Don’t expect chaos from Utah’s presidential electors even if Trump tried this extreme maneuver

(AP Photo/Evan Vucci, File) This Sept. 23, 2020, file photo shows President Donald Trump speaking during a news conference in the James Brady Press Briefing Room of the White House, in Washington.

Social media was thrown into a tizzy Wednesday when The Atlantic published a story that President Donald Trump’s campaign was considering maneuvers to circumvent the election results in several battleground states should he lose in November.

“With a justification based on claims of rampant fraud, Trump would ask state legislators to set aside the popular vote and exercise their power to choose a slate of electors directly,” writes Barton Gellman.

Reaction on Twitter was quick and heated:

It certainly sounds like a nightmare scenario. Article II of The Constitution provides that “Each State shall appoint in such Manner as the Legislature thereof may direct” electors who cast their ballots as part of the Electoral College. That gives each state a wide latitude in how their electors are chosen and might suggest the Trump campaign could be on to something.

The hand-wringing caused by The Atlantic story intensified Wednesday afternoon after Trump refused to say he would commit to a peaceful transfer of power if he were to lose the election. Sen. Mitt Romney spoke out on Twitter, saying a peaceful transfer of power was 'fundamental to democracy," and the “suggestion that a president might not respect this Constitutional guarantee is both unthinkable and unacceptable.”

It would likely take an extraordinary series of events for this to come to fruition.

Essentially the Trump campaign could launch a series of legal challenges to mail-in ballots in battleground states where Republicans have a majority in the Legislature. The aim would be to push the selection of a state’s presidential electors close to or beyond the “safe harbor” date of Dec. 8, which is the deadline to submit the names of electors to Congress. If the submission goes past that date, it’s up to Congress to decide which electors, if any, are allowed to cast a state’s votes. The theory goes, Republicans would select Trump electors no matter what happened with the popular vote.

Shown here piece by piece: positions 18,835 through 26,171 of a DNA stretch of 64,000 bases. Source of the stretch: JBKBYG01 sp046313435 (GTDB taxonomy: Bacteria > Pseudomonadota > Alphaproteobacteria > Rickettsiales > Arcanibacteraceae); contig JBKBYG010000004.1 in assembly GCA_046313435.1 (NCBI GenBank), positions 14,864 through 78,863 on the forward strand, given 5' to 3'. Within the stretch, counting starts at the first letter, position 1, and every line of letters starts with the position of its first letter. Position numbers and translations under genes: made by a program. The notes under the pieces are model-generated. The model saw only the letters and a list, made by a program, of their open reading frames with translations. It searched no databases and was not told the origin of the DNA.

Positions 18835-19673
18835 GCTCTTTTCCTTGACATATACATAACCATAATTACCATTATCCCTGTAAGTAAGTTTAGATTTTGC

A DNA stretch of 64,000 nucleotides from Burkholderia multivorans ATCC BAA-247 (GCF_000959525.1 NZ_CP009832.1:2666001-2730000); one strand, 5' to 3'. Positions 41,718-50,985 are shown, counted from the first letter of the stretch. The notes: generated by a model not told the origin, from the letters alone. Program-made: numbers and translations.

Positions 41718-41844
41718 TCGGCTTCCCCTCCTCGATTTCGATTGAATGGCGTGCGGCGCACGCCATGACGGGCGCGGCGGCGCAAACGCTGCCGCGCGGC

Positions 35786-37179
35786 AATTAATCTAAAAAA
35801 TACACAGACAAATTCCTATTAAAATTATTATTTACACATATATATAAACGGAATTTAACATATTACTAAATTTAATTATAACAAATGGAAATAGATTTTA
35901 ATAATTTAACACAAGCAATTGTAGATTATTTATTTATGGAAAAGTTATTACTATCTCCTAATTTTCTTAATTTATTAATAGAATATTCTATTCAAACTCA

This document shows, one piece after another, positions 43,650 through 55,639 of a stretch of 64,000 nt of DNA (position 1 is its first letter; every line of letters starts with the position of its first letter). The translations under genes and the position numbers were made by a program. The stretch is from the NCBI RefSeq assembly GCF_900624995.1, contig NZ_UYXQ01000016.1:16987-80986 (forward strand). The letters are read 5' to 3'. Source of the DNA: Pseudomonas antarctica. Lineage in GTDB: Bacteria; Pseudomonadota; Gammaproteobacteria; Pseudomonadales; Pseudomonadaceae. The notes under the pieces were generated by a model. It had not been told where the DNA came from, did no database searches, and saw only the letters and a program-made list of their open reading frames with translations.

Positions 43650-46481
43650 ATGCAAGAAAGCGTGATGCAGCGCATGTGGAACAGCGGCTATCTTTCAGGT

In Utah, the electoral vote process is spelled out in state code. Each political party selects six presidential electors, and alternates, who will cast Utah’s votes on Dec. 14. This year’s Republican electors who will cast votes if Trump wins the state in November — which is highly likely — were picked at this year’s state convention and include several GOP luminaries like Attorney General Sean Reyes and former Utah House Speaker Greg Hughes. Their Democratic counterparts who would come into play if Joe Biden wins include party chair Jeff Merchant and former Senate Minority Leader Ross Romero.

No provision now exists in Utah state law allowing legislators to override the popular vote in November. The code specifically provides that “the highest number of votes cast for president and vice president of the United States elects the presidential electors” for the winning party. If the winner is unaffiliated or a write-in candidate, then their presidential electors have that authority.

Another hypothetical bit of mayhem is electors casting a ballot for a candidate other than the winner of the presidential election in the state, also known as a “faithless elector.” The Supreme Court ruled this year that states can force electors to cast their ballot for the popular vote winner. Although it’s not in state law, the Utah Republican and Democratic parties have provisions binding those votes.

“If an elector failed to do that, they would be removed and replaced,” said Justin Lee, Utah’s director of elections.

Lee explained that it would require a wholesale change in state law for the Legislature to have the authority to appoint their own electors since it does not exist right now. There’s probably not much incentive to make that change either. Utah is not a battleground state this year and has gone for every Republican presidential candidate since 1964.